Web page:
Valid for Submission
O32.2XX2 is a billable diagnosis code used to specify a medical diagnosis of maternal care for transverse and oblique lie, fetus 2. The code O32.2XX2 is valid during the fiscal year 2021 from October 01, 2020 through September 30, 2021 for the submission of HIPAA-covered transactions.
The code O32.2XX2 is applicable to female patients aged 12 through 55 years inclusive. It is clinically and virtually impossible to use this code on a non-female patient outside the stated age range.
The Medicare Code Editor (MCE) detects and reports errors in the coding of claims data. The following ICD-10 Code Edits are applicable to this code:
Diagnostic Related Groups - MS-DRG Mapping
Convert O32.2XX2 to ICD-9 Code
The General Equivalency Mapping (GEM) crosswalk indicates an approximate mapping between the ICD-10 code O32.2XX2 its ICD-9 equivalent. The approximate mapping means there is not an exact match between the ICD-10 code and the ICD-9 code and the mapped code is not a precise representation of the original code.
Information for Patients
While childbirth usually goes well, complications can happen. They can cause a risk to the mother, baby, or both. Possible complications include
- Preterm (premature) labor, when labor starts before 37 completed weeks of pregnancy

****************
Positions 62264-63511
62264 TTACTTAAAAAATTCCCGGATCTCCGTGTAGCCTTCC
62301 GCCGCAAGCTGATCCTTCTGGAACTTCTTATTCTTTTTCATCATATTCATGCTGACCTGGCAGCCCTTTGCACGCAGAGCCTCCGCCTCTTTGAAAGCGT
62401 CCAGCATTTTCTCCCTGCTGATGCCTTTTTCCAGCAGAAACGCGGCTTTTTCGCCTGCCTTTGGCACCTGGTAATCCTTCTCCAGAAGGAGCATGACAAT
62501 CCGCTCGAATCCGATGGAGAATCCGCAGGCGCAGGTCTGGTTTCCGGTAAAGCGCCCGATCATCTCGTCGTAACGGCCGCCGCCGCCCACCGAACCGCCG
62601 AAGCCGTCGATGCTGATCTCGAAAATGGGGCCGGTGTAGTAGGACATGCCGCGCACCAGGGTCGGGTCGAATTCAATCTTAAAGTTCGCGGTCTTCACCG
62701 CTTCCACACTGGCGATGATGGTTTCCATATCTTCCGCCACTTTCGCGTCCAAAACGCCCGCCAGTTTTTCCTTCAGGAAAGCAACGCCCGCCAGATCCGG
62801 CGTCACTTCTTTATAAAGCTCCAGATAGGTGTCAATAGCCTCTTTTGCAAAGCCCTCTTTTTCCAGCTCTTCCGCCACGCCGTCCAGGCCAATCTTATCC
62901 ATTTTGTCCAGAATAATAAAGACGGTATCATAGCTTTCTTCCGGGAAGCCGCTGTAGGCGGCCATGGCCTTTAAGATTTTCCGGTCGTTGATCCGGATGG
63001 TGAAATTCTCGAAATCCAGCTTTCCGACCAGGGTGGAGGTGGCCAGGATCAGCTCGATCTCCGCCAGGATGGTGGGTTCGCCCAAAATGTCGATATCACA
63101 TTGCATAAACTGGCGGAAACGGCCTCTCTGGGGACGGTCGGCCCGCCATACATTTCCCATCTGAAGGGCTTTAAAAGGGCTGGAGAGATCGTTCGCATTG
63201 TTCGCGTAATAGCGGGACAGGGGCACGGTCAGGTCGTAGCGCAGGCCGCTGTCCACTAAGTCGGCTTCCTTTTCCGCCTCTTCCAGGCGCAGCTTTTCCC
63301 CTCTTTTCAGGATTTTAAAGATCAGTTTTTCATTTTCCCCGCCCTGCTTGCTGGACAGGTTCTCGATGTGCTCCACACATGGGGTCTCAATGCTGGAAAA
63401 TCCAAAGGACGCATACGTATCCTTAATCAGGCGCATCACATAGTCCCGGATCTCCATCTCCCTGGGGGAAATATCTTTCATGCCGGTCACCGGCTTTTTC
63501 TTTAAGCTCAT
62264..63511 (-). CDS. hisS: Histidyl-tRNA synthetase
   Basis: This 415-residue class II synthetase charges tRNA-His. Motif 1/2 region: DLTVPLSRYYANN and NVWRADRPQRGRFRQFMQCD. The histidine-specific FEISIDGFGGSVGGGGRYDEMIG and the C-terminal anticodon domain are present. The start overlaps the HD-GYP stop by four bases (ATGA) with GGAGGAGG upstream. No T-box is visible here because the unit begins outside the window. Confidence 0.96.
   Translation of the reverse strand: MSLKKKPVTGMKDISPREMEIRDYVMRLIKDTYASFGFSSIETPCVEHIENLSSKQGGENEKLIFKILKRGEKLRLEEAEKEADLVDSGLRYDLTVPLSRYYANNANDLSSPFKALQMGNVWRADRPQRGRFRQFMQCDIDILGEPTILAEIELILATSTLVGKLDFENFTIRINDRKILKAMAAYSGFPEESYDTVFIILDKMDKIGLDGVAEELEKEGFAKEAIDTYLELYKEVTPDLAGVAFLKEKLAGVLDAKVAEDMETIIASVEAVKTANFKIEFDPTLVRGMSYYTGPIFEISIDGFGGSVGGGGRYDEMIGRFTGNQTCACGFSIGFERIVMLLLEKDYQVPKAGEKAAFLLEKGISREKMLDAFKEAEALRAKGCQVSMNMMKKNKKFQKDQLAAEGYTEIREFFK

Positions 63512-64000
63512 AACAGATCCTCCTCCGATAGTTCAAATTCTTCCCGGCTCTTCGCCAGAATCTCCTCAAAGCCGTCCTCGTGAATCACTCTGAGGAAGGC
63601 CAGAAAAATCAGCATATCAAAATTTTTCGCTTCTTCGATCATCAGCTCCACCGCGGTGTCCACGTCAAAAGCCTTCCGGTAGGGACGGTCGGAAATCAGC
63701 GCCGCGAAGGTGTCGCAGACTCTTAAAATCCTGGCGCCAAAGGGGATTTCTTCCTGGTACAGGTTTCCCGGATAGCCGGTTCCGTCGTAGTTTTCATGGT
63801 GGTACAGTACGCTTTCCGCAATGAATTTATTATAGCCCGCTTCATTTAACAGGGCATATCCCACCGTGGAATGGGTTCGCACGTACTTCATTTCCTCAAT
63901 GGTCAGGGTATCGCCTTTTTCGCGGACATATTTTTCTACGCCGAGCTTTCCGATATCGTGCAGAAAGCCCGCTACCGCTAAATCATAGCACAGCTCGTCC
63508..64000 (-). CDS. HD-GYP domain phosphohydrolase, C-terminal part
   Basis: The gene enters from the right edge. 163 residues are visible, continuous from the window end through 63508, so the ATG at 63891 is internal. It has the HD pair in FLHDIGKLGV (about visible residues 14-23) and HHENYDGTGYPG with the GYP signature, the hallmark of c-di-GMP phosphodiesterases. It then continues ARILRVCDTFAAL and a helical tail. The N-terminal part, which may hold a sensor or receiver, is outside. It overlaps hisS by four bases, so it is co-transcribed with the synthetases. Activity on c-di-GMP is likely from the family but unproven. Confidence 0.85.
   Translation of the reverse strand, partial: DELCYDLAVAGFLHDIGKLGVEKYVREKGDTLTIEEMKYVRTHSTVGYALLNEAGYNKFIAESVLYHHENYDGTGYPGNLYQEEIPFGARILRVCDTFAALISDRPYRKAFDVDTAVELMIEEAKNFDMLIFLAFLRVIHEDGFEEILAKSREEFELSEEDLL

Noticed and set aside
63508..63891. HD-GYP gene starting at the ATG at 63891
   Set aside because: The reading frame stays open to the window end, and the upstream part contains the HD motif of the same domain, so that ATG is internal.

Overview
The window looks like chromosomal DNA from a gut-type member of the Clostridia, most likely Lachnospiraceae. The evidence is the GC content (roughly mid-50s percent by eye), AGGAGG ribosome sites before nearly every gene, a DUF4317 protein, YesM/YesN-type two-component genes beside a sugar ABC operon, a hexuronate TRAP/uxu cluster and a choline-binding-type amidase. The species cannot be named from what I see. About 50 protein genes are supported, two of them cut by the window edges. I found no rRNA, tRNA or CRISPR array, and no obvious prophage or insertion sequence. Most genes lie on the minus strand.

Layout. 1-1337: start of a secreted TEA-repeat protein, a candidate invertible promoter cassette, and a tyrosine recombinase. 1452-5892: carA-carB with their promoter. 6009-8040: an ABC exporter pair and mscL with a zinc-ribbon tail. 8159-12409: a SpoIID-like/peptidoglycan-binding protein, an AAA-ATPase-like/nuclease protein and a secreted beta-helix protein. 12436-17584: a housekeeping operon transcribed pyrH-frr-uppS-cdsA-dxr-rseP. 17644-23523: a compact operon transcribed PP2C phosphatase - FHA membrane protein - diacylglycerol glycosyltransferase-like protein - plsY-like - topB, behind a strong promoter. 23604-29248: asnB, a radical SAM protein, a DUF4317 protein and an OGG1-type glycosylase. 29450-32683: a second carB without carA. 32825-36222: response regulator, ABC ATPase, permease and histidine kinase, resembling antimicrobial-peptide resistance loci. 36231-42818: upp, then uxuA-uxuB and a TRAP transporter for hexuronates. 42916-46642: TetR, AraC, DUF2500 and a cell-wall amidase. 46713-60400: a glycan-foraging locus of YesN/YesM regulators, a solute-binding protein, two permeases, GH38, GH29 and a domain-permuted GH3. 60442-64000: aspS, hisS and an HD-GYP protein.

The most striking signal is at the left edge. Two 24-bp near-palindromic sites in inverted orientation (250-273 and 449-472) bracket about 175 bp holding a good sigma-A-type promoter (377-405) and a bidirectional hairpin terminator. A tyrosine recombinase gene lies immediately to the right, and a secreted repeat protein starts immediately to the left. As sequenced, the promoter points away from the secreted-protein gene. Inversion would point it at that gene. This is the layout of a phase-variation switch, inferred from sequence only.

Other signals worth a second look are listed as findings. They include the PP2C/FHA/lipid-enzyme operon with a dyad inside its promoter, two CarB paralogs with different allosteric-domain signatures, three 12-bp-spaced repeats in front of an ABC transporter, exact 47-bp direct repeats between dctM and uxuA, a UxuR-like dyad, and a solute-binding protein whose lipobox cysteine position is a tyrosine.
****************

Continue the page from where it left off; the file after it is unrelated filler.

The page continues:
- Problems with the umbilical cord
- Problems with the position of the baby, such as breech, in which the baby is going to come out feet first
- Birth injuries
For some of these problems, the baby may need to be delivered surgically by a Cesarean section.
- Assisted delivery with forceps (Medical Encyclopedia)
- Brachial plexus injury in newborns (Medical Encyclopedia)
- Breech birth (Medical Encyclopedia)
- Caput succedaneum (Medical Encyclopedia)
- Meconium aspiration syndrome (Medical Encyclopedia)
- Premature rupture of membranes (Medical Encyclopedia)
[Learn More in MedlinePlus]
Twins, Triplets, Multiple Births
If you are pregnant with more than one baby, you are far from alone. Multiple births are up in the United States. More women are having babies after age 30 and more are taking fertility drugs. Both boost the chance of carrying more than one baby. A family history of twins also makes multiples more likely.
Years ago, most twins came as a surprise. Now, most women know about a multiple pregnancy early. Women with multiple pregnancies should see their health care providers more often than women who are expecting one baby. Multiple pregnancy babies have a much higher risk of being born prematurely and having a low birth weight. There is also more of a risk of disabilities. Some women have to go on bed rest to delay labor. Finally, they may deliver by C-section, especially if there are three babies or more.
Parenting multiples can be a challenge. Volunteer help and support groups for parents of multiples can help.
Dept. of Health and Human Services Office on Women's Health
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